According to the minister, Adkerson, an accountant by training, wanted to stick very closely to the terms of Freeport's contract.
"He wanted to continue their Contract of Work. He wanted to keep paying the same royalties - the old rate," Tanjung said.
Freeport's Soetjipto said Adkerson's contribution in reaching a deal was "very important".
Requests for comment from Moffett and Adkerson sought via a spokesman at Freeport's head office in Phoenix were declined.
An emailed statement said: "the Company and its executives have sought to engage in constructive discussions and to maintain good relations with Indonesian officials including the President, Ministers, Parliamentary representatives, and local officials of each respective administration."
By the end of June, talks were at a breaking point and some were questioning whether Freeport had a future in Indonesia.
"I told them, 'If they want to continue business here I don't want to discuss it with Adkerson any more,'" Tanjung said. "I want to talk with the chairman."
At the same time, negotiations with Indonesia's second-biggest copper producer Newmont also reached an impasse and the U.S. miner decided to file for international arbitration.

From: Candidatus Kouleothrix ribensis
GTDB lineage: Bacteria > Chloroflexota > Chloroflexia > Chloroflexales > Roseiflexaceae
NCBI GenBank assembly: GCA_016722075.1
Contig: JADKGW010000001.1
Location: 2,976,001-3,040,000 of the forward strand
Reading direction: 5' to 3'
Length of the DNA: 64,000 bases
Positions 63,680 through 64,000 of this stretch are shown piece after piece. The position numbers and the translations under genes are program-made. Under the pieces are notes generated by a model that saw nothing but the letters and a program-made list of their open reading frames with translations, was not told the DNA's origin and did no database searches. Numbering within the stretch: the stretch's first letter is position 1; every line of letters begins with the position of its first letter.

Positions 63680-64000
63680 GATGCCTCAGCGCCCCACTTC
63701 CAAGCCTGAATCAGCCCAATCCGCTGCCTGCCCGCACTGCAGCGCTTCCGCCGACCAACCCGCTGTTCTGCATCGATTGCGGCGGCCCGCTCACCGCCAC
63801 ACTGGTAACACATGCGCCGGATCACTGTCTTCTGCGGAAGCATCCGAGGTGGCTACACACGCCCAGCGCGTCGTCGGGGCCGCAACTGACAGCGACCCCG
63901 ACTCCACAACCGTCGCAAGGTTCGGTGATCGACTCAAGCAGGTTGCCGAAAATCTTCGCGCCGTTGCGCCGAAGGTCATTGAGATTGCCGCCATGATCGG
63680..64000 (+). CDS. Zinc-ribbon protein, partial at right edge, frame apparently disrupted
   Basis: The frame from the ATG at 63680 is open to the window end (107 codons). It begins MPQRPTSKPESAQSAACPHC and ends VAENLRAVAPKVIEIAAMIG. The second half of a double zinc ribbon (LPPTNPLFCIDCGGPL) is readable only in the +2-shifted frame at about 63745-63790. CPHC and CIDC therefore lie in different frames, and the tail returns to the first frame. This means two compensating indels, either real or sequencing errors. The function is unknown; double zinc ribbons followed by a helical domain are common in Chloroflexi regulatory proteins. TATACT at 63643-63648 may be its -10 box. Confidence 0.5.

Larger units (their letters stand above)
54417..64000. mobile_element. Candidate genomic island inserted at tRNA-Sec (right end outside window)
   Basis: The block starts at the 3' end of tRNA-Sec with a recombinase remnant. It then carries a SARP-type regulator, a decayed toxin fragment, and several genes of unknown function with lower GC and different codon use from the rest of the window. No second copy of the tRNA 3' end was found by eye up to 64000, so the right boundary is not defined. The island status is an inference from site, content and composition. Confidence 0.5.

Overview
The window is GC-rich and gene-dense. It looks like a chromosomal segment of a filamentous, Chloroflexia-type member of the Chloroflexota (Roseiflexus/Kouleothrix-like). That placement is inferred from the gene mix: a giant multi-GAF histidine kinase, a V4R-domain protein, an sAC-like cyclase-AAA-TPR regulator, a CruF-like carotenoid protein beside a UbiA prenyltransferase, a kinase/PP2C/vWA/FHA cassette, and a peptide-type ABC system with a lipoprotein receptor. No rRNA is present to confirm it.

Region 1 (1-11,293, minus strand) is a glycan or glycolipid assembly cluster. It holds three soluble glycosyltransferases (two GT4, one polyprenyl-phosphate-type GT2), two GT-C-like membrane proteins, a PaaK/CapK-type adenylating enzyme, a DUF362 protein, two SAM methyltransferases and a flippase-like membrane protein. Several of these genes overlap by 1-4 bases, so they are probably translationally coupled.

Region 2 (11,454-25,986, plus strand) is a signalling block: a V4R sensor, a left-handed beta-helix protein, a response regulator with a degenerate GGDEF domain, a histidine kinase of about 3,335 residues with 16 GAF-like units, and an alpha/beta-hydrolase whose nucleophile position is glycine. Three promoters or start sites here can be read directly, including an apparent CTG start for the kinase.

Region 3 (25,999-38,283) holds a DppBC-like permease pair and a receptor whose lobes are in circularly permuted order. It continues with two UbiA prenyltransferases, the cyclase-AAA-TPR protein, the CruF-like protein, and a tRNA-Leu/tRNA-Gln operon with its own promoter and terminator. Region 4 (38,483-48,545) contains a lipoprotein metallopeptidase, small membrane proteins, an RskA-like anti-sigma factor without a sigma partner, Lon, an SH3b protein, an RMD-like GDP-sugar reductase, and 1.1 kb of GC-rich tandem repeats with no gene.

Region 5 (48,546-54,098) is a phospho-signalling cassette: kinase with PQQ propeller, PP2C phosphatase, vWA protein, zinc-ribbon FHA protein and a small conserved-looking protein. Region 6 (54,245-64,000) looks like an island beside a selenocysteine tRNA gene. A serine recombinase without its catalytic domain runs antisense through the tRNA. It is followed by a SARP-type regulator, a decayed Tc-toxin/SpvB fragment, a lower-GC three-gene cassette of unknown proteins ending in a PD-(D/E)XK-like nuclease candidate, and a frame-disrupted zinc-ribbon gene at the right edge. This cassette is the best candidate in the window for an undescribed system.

The move soured relations and the government threatened to terminate Newmont's contract if the company did not withdraw its legal challenge.
Freeport chose a different path and decided instead to keep negotiating, with Moffett flying to Jakarta.
At the private meeting in Jakarta in early July, Tanjung and Moffett agreed to leave the most contentious issues over contract renegotiations to the next government and instead focus on getting exports restarted.
Tanjung told Reuters he felt he needed to bring Moffett in because "as a chairman you can see a bigger picture."
A memorandum of understanding that was initially 90-pages long was whittled down to just 10 pages, the bare bones of what the two sides could agree on, said an industry official with knowledge of the matter, who declined to be named.
The government also agreed to a framework valid for at least six months that could be used to renegotiate the contract under the next administration.
The final step left was for the cabinet and President Susilo Bambang Yudhoyono to approve the MOU, though the unfolding presidential election delayed ratification and there were concerns the deal could still fall through.
But finally drawing a line under the near seven-month dispute, a shipment of 10,000 tonnes of copper concentrate left Indonesia for China on Aug. 8. (Additional reporting by Wilda Asmarini, Gayatri Suroyo and Adriana Nina Kusuma and Dennys Kapa in JAKARTA and Allison Martell in TORONTO; Editing by Ed Davies)